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Dell Dimension 9100 (Pentium 4 3GHz review: Dell Dimension 9100 (Pentium 4 3GHz

Dell's redesigned Dimension 9100 earns high marks as a Media Center and gaming PC, thanks to a dual-core processor and premium features. But without standout performance and little touches such as a wireless keyboard/mouse combo, it's somewhat shy of perfect.

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rickbroida
Rick Broida Senior Editor
Rick Broida is the author of numerous books and thousands of reviews, features and blog posts. He writes CNET's popular Cheapskate blog and co-hosts Protocol 1: A Travelers Podcast (about the TV show Travelers). He lives in Michigan, where he previously owned two escape rooms (chronicled in the ebook "I Was a Middle-Aged Zombie").
Rick Broida
7 min read
Dell Dimension 9100

The Dell Dimension 9100 is one of the few Media Center PCs we've seen that's as good for gaming as it is for TV, movies, and music. Our $2,499 review unit is a versatile Windows XP Media Center Edition 2005 system that's also a killer game machine. Just don't plan on giving it a home in your living room; with its full-size tower, 20-inch LCD, and wired mouse and keyboard, the 9100 is more suited to a desk, a den, or a dorm room. Even so, you'll love its dual-core processor, dual TV tuners, dual hard drives, dual DVD drives, and other high-end features. This system barely misses a trick and is sure to please buyers with ample budgets. Those with less ample budgets can skip the LCD monitor and save about $500.

7.0

Dell Dimension 9100 (Pentium 4 3GHz

The Good

Dual-core processor; dual TV tuners; respectable frame rates on current 3D games; highly configurable; incredible wide-screen LCD bundled with test system.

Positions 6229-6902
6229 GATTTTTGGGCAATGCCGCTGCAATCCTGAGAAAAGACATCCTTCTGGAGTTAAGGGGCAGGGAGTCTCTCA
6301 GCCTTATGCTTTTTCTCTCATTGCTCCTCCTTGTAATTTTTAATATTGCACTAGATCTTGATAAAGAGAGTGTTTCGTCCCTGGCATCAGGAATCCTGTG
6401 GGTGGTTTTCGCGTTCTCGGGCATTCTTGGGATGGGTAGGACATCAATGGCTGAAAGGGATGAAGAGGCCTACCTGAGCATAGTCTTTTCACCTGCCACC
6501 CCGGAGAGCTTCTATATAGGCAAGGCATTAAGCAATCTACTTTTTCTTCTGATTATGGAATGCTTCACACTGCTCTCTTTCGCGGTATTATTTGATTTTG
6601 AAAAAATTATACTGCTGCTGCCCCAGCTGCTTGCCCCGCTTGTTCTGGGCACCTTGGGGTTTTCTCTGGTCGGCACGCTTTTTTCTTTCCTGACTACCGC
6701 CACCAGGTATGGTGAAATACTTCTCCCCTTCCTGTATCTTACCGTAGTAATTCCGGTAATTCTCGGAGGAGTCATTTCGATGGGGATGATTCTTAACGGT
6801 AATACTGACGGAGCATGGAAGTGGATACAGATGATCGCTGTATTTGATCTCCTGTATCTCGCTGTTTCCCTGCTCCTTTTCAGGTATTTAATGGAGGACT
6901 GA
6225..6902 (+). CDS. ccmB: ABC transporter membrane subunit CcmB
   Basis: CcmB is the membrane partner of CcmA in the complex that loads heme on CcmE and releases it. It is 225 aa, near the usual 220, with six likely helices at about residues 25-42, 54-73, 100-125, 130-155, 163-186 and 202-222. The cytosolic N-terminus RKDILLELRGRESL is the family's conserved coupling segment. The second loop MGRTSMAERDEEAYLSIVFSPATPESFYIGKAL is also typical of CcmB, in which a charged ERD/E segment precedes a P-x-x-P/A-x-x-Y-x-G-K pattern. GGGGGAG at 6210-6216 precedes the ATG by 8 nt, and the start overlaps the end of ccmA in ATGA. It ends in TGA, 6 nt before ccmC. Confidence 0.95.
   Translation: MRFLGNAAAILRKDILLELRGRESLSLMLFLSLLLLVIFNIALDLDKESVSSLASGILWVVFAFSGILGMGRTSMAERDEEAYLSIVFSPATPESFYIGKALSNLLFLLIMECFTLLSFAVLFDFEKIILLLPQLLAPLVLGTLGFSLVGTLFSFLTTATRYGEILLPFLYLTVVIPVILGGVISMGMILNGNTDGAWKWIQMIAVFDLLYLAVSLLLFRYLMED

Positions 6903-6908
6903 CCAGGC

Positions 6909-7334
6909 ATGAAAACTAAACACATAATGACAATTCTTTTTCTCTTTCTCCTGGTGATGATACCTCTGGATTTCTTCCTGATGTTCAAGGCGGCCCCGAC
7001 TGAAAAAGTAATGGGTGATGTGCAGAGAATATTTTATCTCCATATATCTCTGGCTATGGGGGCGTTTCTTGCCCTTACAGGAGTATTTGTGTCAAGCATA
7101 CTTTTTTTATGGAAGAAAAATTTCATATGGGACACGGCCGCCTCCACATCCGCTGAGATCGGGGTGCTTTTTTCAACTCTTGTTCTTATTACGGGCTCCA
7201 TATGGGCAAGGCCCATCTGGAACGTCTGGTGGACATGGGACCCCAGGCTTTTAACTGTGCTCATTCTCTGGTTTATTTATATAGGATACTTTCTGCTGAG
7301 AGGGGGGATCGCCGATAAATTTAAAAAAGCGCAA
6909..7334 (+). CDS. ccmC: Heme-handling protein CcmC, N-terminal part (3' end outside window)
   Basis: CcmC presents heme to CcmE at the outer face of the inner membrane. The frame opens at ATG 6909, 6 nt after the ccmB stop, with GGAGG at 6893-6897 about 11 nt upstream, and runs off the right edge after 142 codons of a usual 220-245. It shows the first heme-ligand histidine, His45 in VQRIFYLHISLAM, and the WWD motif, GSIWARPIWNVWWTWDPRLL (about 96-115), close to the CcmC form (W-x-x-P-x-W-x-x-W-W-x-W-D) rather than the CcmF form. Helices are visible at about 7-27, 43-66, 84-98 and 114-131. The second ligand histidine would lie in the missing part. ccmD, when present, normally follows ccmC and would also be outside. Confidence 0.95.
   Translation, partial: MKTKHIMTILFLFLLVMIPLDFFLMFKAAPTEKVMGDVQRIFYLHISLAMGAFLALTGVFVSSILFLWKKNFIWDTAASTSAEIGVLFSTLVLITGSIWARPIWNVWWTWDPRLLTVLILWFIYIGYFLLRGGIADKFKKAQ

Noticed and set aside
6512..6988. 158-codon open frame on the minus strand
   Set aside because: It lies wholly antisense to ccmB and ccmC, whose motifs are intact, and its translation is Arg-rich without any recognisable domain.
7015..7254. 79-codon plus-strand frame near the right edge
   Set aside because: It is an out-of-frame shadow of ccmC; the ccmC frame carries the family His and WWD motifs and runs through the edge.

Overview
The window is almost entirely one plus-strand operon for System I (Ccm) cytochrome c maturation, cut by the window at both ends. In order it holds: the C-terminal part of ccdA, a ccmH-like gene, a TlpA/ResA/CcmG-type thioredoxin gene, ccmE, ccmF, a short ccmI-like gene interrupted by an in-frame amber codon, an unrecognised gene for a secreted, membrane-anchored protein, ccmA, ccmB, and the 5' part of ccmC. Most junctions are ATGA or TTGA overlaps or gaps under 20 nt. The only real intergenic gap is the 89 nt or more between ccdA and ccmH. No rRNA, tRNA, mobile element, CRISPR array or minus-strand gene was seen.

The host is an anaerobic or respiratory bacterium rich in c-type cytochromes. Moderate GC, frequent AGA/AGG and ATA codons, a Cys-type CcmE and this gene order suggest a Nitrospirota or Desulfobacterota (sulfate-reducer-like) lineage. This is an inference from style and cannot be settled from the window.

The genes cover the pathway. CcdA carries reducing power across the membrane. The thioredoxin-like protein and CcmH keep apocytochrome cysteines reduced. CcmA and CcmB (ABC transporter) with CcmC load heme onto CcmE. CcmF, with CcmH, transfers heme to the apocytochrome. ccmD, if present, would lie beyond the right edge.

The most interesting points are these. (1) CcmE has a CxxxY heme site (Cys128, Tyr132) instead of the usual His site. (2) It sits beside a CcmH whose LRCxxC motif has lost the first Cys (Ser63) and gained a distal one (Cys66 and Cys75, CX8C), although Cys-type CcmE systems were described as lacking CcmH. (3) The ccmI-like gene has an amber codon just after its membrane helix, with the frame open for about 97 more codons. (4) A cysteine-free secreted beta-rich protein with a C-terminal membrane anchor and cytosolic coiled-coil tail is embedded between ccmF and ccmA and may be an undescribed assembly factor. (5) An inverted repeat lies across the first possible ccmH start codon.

The Bad

No HDTV capabilities; wired mouse and keyboard.

The Bottom Line

With a glossy white case, Dell's new-look Dimension 9100 does double duty as a versatile Media Center and a respectable gaming PC.

The Dell Dimension 9100 sits between Dell's other major lines: the high-end Dimension XPS and the midrange Dimension 5100. The XPS offers some options unavailable on the 9100, including a more powerful, dual-core Intel Pentium Extreme Edition 840 processor and up to 1TB of hard drive space. The 5100 tops out with a 3.4GHz Pentium 4 551, a single 250GB hard drive, and an Nvidia GeForce 6800. The 9100 and the XPS both offer the expensive but impressive ATI Radeon X850 XT graphics card as an option.

The striking Dimension 9100 tower, a departure from Dell's black-and-gray steamer-trunk cases of old, features glossy white panels on either side and black optical-drive faceplates. You may wonder about the fist-size hole that spans the width of the tower below the DVD drives; it's a vent area for the CPU-cooling system. The Dimension 9100's BTX form factor puts the CPU near the front of the case instead of the rear and aligns the other heat-generating components on the motherboard for more efficient cooling. Sure enough, the system is much quieter than most--an important factor for a Media Center system. Only the video-card fan makes any noticeable noise, and it's not enough to be bothersome.